Student Theses and Dissertations

Date of Award

2015

Document Type

Thesis

Degree Name

Doctor of Philosophy (PhD)

RU Laboratory

Vosshall Laboratory

Abstract

Aedes aegypti mosquitoes are the principal vectors of two major infectious diseases that plague the developing world today: dengue fever and chikungunya, with dengue fever alone resulting in ~400 million total yearly infections, and ~24,000 deaths (Bhatt et al., 2013). Understanding the biology behind Ae. aegypti attraction to humans is critical for developing novel strategies to combat these diseases. Yet, even the basic act of how mosquitoes choose one human host over another is poorly understood. Many previous studies on differential attraction have focused on small, homogenous subject populations and addressed a single hypothesis. We took the opposite strategy and studied a large, diverse 150-subject cohort, capturing a multitude of variables that may be involved in host selection. Importantly, our study examined the previously unexplored possibility that mosquito preference may be correlated with differences blood metabolites between subjects. We developed the uniport olfactometer as a method for discriminating subject attraction. Within our study population we distinguished three clusters of subjects who were differentially attractive to mosquitoes. We performed metabolic profiling with subject plasma samples and acquired relative concentrations of 613 different metabolites. We also collected information pertaining to 41 other variables including demographic information, self-reported lifestyle factors, self-reported reaction to mosquito bites, vital signs, blood type, a complete blood count panel, and clinical blood analysis. Using a variety of statistical methods for feature selection, we narrowed this list of variables and arrived at two preliminary models for mosquito attraction. These models explain 24.1% of subject variation in mosquito attraction, and approximately 19.7% of this explanatory power is due to blood metabolites alone. Metabolites within the amino acid superpathway, and specifically the histidine subpathway were negatively correlated with mosquito attraction. Conversely, molecules within the lipid metabolism superpathway, specifically long chain fatty acids and monoacylglycerols, were positively correlated with mosquito attraction. This is the first study to correlate human blood metabolomic components with selective attraction of mosquitoes to hosts. Our work establishes a framework to study the causality of these correlates, and determine the mechanisms underlying their effect on mosquito choice.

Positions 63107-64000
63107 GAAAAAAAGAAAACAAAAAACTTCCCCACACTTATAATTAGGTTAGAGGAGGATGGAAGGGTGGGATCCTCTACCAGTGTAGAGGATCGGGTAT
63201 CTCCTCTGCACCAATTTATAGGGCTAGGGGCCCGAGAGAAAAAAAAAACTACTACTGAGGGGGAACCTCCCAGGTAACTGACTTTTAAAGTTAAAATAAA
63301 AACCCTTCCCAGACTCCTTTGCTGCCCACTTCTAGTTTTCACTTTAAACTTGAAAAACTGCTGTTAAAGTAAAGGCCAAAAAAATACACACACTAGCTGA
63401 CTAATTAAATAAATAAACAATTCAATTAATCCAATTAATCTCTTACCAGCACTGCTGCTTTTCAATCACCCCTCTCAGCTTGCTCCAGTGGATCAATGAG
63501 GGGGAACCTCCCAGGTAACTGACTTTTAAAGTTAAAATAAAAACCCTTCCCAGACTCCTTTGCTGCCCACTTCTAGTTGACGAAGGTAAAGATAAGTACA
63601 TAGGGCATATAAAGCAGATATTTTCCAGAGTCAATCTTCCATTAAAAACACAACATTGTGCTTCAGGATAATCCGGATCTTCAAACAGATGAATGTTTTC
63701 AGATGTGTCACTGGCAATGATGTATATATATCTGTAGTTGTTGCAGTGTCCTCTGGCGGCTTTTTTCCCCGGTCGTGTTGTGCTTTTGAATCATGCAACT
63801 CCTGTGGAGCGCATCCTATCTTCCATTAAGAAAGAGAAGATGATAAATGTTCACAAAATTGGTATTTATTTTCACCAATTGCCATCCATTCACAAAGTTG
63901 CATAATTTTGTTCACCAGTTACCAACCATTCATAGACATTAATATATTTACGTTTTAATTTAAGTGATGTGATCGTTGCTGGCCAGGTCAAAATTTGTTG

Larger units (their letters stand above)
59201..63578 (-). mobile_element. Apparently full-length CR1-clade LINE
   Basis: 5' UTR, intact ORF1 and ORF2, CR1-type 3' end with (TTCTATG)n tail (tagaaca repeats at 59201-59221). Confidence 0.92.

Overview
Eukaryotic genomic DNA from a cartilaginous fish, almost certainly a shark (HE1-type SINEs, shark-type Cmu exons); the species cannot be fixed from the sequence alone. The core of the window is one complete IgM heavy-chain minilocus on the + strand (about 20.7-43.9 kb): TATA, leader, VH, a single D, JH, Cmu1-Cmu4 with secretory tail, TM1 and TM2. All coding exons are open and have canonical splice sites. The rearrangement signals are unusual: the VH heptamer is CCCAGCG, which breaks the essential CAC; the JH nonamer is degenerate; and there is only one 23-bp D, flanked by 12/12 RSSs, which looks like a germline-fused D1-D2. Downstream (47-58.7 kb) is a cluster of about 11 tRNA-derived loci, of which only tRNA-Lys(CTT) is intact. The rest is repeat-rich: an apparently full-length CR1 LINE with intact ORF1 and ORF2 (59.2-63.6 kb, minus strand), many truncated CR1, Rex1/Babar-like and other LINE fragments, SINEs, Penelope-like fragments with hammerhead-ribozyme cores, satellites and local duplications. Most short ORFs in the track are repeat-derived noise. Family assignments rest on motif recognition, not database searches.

Comments

A Thesis Presented to the Faculty of The Rockefeller University In Partial Fulfillment of the Requirements for the degree of Doctor of Philosophy

Available for download on Wednesday, October 11, 2017

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